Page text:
SINGAPORE - A man who managed a coffee shop found out he was terminally ill two months after he was handed a three-week jail term for corruption. He had his sentence cut to a $250 fine on Monday (Aug 6) after the High Court agreed to grant him judicial mercy.
Looking frail, Lam Kim Heng, 68, came to court from hospital in a wheelchair. He was diagnosed with acute myeloid leukaemia in May and has been given six months to live.
Lam pleaded guilty in March to a charge of corruption for offering a pack of cigarettes worth $12.10 to a building inspection officer in exchange for giving him a heads-up on future inspections.
Defence lawyer Wee Hong Shern sought a conditional discharge of six months. A conditional discharge allows a convicted person to be spared jail time as long as he does not offend again during a stipulated period.
Deputy Public Prosecutor Jasmin Kaur did not object to Lam's application for judicial mercy, but argued for a fine below $2,000 instead.
Justice Aedit Abdullah said he accepted that grounds exist for the exercise of judicial mercy.
However, he noted that corruption was a serious offence and some penal sentence should be imposed. In this case, he said a $250 fine was appropriate.
Lam has been operating the Heng Heng Eating House in Bukit Batok Street 52 since November 2007.
The coffee shop was located on premises managed by CPG Facilities Management, which was appointed by the Housing Board to be its managing agent.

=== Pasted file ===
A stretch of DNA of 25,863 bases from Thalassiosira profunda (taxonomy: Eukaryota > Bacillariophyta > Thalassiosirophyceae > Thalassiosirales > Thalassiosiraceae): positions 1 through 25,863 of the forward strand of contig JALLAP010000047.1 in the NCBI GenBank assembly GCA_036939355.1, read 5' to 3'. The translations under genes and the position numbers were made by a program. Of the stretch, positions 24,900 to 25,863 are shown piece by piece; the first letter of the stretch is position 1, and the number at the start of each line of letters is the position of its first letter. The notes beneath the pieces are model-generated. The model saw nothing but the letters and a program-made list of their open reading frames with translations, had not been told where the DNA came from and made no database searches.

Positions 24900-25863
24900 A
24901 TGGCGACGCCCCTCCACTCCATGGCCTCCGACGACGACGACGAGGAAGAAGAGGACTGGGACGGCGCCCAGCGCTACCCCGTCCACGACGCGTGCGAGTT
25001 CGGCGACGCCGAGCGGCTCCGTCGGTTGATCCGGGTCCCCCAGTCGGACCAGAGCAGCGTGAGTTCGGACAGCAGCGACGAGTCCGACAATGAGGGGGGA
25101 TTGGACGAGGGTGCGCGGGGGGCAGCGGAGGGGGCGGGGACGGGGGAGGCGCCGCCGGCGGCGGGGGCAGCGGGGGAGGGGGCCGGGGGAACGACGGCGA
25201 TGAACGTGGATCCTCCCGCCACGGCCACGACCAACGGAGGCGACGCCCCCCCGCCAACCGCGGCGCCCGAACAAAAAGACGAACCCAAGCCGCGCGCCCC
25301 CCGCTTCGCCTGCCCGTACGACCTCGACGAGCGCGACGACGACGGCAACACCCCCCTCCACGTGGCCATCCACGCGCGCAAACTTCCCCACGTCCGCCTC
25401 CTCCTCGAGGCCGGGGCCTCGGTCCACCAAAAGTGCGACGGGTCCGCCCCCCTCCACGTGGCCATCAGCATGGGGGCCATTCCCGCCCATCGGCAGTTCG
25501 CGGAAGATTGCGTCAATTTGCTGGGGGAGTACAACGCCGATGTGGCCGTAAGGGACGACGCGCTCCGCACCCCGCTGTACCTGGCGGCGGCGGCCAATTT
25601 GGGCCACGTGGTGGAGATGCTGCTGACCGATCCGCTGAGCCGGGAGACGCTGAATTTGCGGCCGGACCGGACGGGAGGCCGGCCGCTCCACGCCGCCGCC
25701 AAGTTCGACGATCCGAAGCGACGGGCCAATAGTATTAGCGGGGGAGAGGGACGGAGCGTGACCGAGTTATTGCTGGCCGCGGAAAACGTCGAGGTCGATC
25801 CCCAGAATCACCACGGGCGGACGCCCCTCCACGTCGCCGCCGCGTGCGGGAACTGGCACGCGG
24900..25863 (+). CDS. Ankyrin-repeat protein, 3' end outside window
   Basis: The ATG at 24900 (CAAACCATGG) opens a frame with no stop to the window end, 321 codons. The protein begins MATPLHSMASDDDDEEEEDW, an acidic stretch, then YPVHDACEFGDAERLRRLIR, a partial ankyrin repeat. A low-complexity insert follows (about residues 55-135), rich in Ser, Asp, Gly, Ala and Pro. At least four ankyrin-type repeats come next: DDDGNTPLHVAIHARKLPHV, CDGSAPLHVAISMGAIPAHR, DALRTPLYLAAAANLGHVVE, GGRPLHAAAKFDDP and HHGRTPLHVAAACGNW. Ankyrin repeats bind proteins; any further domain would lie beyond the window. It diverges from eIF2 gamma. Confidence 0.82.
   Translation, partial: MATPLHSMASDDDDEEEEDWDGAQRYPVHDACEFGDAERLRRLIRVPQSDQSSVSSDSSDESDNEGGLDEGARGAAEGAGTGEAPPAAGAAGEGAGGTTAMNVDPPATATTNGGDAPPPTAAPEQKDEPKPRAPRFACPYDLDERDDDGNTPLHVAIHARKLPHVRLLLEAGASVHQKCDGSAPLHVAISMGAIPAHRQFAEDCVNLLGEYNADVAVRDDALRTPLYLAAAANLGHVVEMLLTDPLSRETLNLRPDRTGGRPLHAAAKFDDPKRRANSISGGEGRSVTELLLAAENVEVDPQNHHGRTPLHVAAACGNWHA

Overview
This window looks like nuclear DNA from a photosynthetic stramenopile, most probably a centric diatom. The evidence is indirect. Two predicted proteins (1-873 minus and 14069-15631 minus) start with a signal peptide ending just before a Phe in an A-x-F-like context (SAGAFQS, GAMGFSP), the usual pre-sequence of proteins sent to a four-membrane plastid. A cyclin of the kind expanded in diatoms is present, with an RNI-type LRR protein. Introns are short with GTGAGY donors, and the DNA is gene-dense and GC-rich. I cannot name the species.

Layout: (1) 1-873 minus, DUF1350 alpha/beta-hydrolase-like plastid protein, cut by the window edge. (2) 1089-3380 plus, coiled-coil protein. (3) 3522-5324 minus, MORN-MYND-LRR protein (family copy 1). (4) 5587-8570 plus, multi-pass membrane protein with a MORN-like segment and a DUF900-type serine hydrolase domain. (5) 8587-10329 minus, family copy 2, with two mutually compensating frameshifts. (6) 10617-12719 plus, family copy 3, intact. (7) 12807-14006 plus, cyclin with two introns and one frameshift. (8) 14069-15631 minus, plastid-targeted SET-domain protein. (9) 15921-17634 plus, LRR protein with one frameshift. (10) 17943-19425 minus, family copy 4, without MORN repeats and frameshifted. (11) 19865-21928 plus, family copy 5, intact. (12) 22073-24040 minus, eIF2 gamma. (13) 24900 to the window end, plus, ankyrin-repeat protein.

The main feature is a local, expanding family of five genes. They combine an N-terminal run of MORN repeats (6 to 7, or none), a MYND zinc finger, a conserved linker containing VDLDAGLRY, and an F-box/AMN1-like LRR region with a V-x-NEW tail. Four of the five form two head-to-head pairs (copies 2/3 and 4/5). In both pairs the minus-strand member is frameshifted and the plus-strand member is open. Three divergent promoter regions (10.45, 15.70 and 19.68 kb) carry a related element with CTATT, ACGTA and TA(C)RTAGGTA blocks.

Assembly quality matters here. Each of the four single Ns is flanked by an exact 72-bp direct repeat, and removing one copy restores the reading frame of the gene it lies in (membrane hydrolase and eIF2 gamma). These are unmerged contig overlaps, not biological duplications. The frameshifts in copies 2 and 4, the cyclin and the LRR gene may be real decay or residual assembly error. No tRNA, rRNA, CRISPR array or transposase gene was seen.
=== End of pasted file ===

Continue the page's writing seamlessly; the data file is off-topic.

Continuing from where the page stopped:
On Oct 14 last year ( 2017), an inspection officer from CPG, Mr Mohd Dzulkarnain Hussein, inspected the coffee shop and discovered an illegal placement of tables and chairs in violation of HDB rules.
Realising that a summons would be issued, Lam asked for leniency.
He also slipped the officer a pack of cigarettes and told him: "You help me, I help you, next time call me one hour before you come so that I can prepare."
Mr Dzulkarnain later returned the cigarettes to another coffee shop worker and asked her to return it to Lam. The coffee shop was issued a notice to pay a $600 composition fine.
The matter was later reported to the Corrupt Practices Investigation Bureau.
In March, a district judge imposed three weeks' jail on Lam for offering the bribe.
He filed an appeal against the sentence in April.
In May, he was diagnosed with acute myeloid leukaemia and put on palliative chemotherapy. Such patients are estimated to survive nine months after diagnosis, said a medical report submitted to the court.
Lam's lawyer also submitted a testimonial from Chua Chu Kang GRC MP Low Yen Ling. She noted his involvement in community activities, which included sponsorships for events and charging only a nominal fee for meals provided to a family of disabled siblings.